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Northern Australian Shark: Avoiding tough flesh

Slattery, S. (1997) Northern Australian Shark: Avoiding tough flesh. In: Proceedings of the International post-harvest seafood symposium: Making the most of the catch., 25 - 27 July 1996, Brisbane, Australia.



The texture of two species of northern Australian shark is mainly effected by the bioIogy of the fish. One species, Carcharhinus sorrah, requires higher energy to shear a sample of its cooked flesh than does the other, C. tilstoni. Male shark are firmer than females and shark with a fork length larger than 85 cm were tough. Of the combination of sex and species group, only male C. sorrah were tough. Further definition of groupings also identified female C. sorrah larger than 85 cm fork length and male C .tilstoni larger than 85 cm fork length as being tough. A manual of best practice was drawn up from the results of a range of experiments.
Best practice recommended for processing shark was:
1. kill, bleed and gut immediately after catch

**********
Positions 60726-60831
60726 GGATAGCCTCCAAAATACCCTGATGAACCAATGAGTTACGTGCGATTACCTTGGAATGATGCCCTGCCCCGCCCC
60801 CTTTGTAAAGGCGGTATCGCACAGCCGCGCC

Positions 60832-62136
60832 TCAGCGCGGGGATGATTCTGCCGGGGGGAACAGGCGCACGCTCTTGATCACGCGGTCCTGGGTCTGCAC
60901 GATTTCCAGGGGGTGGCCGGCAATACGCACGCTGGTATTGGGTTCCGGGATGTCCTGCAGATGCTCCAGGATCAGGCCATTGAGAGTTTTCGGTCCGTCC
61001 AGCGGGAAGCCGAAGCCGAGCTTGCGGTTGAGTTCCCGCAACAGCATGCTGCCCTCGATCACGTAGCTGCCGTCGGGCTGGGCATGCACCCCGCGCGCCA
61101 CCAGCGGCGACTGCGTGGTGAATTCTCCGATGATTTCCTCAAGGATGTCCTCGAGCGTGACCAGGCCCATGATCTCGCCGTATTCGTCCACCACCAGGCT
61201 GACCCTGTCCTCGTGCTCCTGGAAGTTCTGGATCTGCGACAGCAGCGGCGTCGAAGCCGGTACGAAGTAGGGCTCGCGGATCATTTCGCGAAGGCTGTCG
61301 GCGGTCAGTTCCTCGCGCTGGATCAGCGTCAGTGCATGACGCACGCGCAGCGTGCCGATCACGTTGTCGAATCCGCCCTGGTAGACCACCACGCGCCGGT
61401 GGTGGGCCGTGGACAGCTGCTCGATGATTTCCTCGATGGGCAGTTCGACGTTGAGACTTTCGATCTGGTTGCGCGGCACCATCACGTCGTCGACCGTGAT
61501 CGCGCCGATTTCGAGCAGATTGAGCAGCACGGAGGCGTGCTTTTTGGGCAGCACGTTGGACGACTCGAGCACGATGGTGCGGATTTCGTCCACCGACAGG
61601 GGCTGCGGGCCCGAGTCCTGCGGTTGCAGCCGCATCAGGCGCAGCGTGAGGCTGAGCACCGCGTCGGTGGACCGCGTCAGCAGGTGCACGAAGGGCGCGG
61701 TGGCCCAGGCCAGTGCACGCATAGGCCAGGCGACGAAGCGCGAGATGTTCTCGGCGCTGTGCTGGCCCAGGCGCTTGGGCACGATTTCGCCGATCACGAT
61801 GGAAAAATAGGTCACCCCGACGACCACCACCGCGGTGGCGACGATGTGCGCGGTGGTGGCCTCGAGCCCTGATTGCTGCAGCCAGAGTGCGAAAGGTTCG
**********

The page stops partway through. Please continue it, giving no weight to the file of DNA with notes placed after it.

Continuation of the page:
2. keep trunks cool until rigor has set, but not longer
3. store trunks in refrigerated seawater (RSW) for up to 12 hours
4. then freeze trunks or fillets
5. shark should not be frozen prerigor or kept on deck till postrigor.

Item Type:Conference or Workshop Item (Paper)
Additional Information:National Seafood Centre / FRDC Australia
Keywords:Shark; Carcharhinus sorrah; Carcharhinus tilstoni; flesh; texture difference; biological causes; processing; K-value.
Subjects:Aquaculture and Fisheries > Fisheries > Fishery for individual species
Live Archive:11 Jun 2004
Last Modified:03 Sep 2021 16:47

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